For example, on 11 July 1705, Tsar Peter I of Russia was so enraged to see icons of Ruthenian Uniate Church martyr Josaphat Kuntsevych inside the Basilian monastery church in Polotsk, that the Tsar immediately desecrated the Eucharist and then personally murdered several priests who attempted to retrieve it.[6]

in 1721, the same Tsar and Theophan Prokopovich, as part of their Church reforms, replaced the Patriarch of Moscow with a department of the civil service headed by an Ober-Procurator and called the Most Holy Synod, which oversaw the running of the church as an extension of the Tsar's government.[7]

Meanwhile, with the grudging exception of the Armenian Catholic Church, the Eastern Catholic Churches were increasingly treated as illegal in the Russian Empire beginning with the forced conversion of the Archeparchy of Polotsk-Vitebsk by Bishop Joseph Semashko in 1839 and continuing with the 1874-1875 Conversion of Chelm Eparchy and the martyrdom of 13 unarmed men and boys by the Imperial Russian Army in the village of Pratulin, near Biała Podlaska on January 24, 1874.

Intellectual precursors

The modern Russian Catholic Church owes much to the inspiration of poet and philosopher Vladimir Sergeyevich Solovyov (1853–1900), who urged, following Dante, that, just as the world needed the Tsar as a universal monarch, the Church needed the Pope of Rome as a universal ecclesiastical hierarch. Solovyov further argued, however, that the Russian Orthodox Church, "is only separated from Rome de facto, so that one can profess the totality of Catholic doctrine while continuing to belong to the Russian Orthodox Church."[8]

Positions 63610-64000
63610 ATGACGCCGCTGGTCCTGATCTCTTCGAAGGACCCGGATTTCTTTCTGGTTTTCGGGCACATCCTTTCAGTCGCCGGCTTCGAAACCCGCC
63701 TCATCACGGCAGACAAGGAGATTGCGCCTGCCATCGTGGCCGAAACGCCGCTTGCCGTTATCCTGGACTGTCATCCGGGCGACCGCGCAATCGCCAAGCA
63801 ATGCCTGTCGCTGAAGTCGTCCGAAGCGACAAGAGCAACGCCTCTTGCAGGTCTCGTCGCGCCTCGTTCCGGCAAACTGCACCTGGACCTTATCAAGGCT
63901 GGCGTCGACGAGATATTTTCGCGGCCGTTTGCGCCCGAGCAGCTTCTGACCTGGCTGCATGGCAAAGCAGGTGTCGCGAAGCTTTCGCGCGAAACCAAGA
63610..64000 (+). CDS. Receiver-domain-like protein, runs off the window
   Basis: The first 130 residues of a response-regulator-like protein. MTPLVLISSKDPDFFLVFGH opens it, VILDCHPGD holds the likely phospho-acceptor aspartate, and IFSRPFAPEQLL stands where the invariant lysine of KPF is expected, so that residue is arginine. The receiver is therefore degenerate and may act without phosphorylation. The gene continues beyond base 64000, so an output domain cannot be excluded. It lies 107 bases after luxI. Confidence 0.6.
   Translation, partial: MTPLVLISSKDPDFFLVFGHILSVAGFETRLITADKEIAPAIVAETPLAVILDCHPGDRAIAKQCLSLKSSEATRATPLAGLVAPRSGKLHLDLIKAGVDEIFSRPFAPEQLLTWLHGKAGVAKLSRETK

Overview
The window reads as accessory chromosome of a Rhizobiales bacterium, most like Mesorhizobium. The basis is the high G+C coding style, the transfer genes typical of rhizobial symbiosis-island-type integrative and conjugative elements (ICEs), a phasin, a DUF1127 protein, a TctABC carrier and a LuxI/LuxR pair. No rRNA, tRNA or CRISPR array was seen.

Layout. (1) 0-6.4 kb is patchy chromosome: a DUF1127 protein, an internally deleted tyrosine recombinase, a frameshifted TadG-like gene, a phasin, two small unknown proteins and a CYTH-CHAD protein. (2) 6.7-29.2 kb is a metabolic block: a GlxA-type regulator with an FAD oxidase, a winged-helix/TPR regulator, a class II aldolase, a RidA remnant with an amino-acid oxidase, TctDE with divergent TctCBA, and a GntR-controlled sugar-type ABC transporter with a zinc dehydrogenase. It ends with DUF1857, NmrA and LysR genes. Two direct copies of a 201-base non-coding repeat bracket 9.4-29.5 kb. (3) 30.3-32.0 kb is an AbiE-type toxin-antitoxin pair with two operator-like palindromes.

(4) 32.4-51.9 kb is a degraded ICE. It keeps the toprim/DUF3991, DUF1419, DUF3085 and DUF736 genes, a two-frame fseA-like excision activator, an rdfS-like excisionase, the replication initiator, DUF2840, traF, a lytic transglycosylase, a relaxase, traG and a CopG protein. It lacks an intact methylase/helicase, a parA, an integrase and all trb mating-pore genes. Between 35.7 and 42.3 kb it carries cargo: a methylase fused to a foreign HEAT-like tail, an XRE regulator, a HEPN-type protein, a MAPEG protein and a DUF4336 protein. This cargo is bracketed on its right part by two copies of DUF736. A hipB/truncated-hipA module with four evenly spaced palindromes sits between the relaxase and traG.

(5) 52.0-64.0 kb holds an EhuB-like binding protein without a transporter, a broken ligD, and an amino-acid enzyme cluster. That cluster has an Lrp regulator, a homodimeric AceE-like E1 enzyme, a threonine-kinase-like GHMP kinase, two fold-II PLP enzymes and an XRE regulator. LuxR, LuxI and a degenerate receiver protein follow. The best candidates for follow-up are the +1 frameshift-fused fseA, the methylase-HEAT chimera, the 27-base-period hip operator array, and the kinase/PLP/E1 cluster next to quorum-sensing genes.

On August 9, 1894, a Russian Orthodox priest and protegé of Solovyov, Fr. Nicholas Tolstoy, entered into full communion with the Holy See by making profession of faith before Bishop Félix Julien Xavier Jourdain de la Passardière at the Church of St. Louis des Français in Moscow. Under oath, Fr. Nicholas renounced all contrary to Catholic doctrine and accepted both the Council of Florence and the First Vatican Council. At Fr. Nicholas's request, all documents relating to his conversion were conveyed to Pope Leo XIII, who kept them along with a personal archive of papers having, "to do with matters in which the Pope was particularly interested."[8]

The person most responsible for the creation of the Russian Greek Catholic Church, however, was Metropolitan bishop Andrey Sheptytsky of the Ukrainian Greek Catholic Church. According to his biographer Fr. Cyril Korolevsky, Sheptytsky's lifelong obsession with reuniting the Russian people with the Holy See goes back at least to his first trip there in 1887. Afterwards, Sheptytsky "wrote some reflections" between October and November of 1887, and expressed his belief, "that the Great Schism, which became definitive in Russia in the fifteenth century, was a bad tree, and it was useless to keep cutting the branches without uprooting the trunk itself, because the branches would always grow back."[9]